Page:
Landowners benefit the most when they lease hunting rights to hunters.
Being a landowner can be considered a status symbol in its own right. Recently with the land and real estate market hitting extreme highs, owning land may seem like a luxury. However, there may be a gold mine sitting right underneath the land you already own in the form of hunting leases.
Leasing hunting rights to your land can allow a passive method of income, can reduce the incidence of trespassers, and allowing for wildlife population control are just some of the ways landowners benefit from their property. Liability insurance can also add extra peace of mind to this endeavor.
Landowners can be landowners for different reasons. Some owners never hunt, some hunt only specific game, some hunt everything, and some may even be owners to someday develop down the road but aren’t in a financial spot to do that yet. Leasing land to hunters can offer additional conservation outreach and help pay some property taxes, even if you don’t hurt yourself.
Earning Revenue from Otherwise Unused Land
Earning revenue through hunting leases on otherwise unused land could be considered a highly underrated way to earn some income. Depending on the size of your lot, quality of land, amenities, and game population, you could get anywhere from $10-$50 per acre in potential lease earnings.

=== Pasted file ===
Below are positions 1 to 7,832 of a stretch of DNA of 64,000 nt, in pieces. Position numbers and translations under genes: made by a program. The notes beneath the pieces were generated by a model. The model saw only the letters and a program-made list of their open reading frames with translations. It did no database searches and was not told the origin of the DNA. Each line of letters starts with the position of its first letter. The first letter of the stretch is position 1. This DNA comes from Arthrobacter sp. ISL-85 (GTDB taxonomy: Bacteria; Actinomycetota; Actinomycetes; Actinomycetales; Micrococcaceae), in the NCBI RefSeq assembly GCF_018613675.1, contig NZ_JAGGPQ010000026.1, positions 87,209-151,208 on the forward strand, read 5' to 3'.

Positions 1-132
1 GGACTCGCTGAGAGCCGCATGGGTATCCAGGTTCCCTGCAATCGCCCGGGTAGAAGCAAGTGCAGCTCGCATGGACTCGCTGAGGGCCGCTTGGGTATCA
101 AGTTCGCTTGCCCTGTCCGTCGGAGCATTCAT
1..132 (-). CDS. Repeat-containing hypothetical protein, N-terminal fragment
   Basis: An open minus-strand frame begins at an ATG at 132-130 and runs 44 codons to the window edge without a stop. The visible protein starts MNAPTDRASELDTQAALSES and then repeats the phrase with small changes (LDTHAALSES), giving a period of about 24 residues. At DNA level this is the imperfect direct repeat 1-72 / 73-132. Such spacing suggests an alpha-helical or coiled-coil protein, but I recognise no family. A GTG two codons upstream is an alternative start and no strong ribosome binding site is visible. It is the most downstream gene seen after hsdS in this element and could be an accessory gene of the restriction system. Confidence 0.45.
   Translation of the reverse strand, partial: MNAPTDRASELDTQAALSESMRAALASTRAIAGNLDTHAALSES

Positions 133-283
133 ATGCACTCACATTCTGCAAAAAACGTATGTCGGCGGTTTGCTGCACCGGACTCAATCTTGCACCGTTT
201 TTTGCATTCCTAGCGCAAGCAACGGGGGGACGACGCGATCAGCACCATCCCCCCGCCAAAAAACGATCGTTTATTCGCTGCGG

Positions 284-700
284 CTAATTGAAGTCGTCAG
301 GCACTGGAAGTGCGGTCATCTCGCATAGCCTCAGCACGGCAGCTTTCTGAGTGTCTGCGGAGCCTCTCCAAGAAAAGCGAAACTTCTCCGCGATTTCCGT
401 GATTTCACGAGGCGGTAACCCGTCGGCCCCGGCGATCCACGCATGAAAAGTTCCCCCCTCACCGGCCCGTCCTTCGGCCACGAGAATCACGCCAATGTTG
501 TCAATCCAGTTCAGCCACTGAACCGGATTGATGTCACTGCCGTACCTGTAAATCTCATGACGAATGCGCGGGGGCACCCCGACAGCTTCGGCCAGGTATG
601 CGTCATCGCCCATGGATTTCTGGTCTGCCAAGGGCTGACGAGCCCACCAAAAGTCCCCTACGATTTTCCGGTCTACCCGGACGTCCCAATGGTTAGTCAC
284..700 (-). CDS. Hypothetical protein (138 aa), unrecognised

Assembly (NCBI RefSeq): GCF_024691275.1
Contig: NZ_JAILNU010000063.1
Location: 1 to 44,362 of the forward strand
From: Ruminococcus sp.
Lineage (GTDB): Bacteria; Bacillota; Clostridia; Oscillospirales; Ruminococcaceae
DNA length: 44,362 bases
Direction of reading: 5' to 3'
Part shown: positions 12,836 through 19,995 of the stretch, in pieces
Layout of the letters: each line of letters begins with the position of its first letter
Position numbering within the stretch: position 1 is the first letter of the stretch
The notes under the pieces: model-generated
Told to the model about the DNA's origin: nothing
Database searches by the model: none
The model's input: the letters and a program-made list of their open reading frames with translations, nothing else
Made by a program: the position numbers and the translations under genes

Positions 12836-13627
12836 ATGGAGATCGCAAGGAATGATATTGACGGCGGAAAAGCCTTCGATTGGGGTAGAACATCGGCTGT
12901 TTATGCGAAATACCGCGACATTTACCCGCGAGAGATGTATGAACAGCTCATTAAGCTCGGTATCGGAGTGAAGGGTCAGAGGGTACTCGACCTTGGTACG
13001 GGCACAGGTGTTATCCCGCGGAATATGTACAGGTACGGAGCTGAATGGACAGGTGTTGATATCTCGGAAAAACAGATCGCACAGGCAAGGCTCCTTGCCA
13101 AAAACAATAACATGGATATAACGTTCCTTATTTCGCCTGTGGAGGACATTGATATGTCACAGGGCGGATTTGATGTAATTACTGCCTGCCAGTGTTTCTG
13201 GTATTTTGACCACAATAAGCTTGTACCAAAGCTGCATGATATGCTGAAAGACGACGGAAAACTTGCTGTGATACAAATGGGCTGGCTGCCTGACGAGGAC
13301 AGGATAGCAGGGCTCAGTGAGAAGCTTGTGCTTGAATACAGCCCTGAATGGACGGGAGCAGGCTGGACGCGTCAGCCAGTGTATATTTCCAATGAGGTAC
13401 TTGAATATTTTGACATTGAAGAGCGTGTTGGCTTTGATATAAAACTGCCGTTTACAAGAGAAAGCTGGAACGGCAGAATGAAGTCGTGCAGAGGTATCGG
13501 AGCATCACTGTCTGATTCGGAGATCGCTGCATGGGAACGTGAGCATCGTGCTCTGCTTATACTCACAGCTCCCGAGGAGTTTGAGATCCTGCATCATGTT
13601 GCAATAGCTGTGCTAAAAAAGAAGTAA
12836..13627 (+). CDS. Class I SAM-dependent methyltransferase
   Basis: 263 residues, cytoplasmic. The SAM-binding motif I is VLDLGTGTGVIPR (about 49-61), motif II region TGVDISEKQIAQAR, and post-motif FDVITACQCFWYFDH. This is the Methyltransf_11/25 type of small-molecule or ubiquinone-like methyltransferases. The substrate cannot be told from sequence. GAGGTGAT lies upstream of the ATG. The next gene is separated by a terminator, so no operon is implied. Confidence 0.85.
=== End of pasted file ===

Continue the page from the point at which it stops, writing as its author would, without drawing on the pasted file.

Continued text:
There are a couple of different leasing periods that can be considered, as the lease itself has to be for a defined period of time. Some landowners choose a per-season agreement, some a per-hunt agreement, and some a per-acre agreement.
Generally, a lease for land will be more than a hunting club lease, yet lower than a land loan payment, and this can be very attractive to hunters. Even though it may be more expensive than a membership with a hunting club, a hunter engaging in a private hunting lease will deal with less pressure on a parcel.
Hunters may also enjoy other perks if the landowner is open to them, like influence over game and land management and long-term generational agreements to keep this tradition accessible for years or decades down the road.
Hunters usually deter trespassers, which can be particularly helpful with absentee landowners. Often landowners communicate with hunters at any given time to look for any trespassers, and if the proper paperwork is signed, hunters have the right to prosecute trespassers if needed.
Another aspect that can help further deter trespassers is posting highly visible signs on all boundaries or obvious access points. Locked entrances can also help, as long as the hunters that you lease to have access in accordance with leasing terms.
Random drop-ins are helpful in addition to periodically having leasees on and off your land in regards to reducing trespassers. Trespassers often target absentee landowners, so if possible, check-ins can be another step if you’ve had reports or concerns of unwanted people on your land.